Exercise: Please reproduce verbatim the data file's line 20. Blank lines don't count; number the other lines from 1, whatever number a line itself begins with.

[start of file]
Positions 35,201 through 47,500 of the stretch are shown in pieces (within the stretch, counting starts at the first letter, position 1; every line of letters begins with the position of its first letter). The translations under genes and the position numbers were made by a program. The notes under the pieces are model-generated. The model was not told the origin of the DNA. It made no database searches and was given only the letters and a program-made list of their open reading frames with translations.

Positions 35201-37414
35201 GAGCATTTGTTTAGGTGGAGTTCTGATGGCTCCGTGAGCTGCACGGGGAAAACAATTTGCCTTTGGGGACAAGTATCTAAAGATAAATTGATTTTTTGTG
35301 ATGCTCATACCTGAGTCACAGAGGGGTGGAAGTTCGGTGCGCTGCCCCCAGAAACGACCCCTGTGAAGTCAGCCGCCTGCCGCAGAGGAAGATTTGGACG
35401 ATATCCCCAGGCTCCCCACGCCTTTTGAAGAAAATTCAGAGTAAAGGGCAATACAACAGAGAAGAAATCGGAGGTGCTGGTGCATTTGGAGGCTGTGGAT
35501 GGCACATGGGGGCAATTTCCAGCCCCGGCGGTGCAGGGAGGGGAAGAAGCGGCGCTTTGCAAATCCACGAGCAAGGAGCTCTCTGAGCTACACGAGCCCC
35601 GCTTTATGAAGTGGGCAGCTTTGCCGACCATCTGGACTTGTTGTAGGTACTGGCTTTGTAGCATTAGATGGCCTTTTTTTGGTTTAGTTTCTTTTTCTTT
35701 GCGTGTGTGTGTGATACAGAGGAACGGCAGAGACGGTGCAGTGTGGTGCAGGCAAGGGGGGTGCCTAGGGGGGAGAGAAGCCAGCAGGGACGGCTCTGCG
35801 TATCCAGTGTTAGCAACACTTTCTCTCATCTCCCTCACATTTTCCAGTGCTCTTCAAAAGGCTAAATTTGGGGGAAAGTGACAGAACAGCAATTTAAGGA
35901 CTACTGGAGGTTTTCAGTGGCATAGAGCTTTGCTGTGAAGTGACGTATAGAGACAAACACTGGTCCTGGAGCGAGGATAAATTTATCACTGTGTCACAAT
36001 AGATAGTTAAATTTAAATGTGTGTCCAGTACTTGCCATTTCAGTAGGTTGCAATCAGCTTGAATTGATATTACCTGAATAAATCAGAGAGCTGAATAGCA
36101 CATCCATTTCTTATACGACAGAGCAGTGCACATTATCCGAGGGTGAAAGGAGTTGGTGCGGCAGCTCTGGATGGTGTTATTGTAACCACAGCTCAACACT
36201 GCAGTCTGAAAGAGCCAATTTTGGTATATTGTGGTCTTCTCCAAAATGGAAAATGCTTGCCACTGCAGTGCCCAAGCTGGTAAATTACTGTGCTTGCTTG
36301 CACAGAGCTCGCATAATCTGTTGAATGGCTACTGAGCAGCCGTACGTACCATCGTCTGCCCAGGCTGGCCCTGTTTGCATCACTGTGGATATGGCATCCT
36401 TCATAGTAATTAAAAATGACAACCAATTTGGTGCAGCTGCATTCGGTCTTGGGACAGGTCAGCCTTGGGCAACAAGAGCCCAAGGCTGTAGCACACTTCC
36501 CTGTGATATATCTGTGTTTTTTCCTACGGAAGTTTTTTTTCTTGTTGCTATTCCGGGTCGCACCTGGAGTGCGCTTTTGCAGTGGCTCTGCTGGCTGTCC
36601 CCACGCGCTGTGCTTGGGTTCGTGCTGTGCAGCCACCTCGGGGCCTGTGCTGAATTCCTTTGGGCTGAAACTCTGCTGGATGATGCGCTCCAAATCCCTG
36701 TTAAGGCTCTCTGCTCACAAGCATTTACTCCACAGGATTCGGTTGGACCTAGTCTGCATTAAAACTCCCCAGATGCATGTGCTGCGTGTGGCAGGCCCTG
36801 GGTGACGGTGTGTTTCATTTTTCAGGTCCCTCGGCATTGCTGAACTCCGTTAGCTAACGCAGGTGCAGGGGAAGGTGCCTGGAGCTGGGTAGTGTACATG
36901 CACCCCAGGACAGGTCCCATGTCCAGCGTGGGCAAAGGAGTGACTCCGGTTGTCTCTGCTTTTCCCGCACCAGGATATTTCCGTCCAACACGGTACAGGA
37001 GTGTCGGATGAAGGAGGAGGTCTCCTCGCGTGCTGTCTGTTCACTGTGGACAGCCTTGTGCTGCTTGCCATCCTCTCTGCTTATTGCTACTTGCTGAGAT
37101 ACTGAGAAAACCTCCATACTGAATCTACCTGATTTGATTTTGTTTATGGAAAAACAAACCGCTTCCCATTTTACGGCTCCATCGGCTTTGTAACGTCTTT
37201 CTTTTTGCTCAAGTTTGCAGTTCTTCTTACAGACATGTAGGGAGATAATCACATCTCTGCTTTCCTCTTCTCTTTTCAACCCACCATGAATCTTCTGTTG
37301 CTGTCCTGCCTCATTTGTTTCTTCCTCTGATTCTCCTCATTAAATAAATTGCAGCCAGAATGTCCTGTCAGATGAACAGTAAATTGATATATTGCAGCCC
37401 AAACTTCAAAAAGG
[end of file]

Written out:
36901 CACCCCAGGACAGGTCCCATGTCCAGCGTGGGCAAAGGAGTGACTCCGGTTGTCTCTGCTTTTCCCGCACCAGGATATTTCCGTCCAACACGGTACAGGA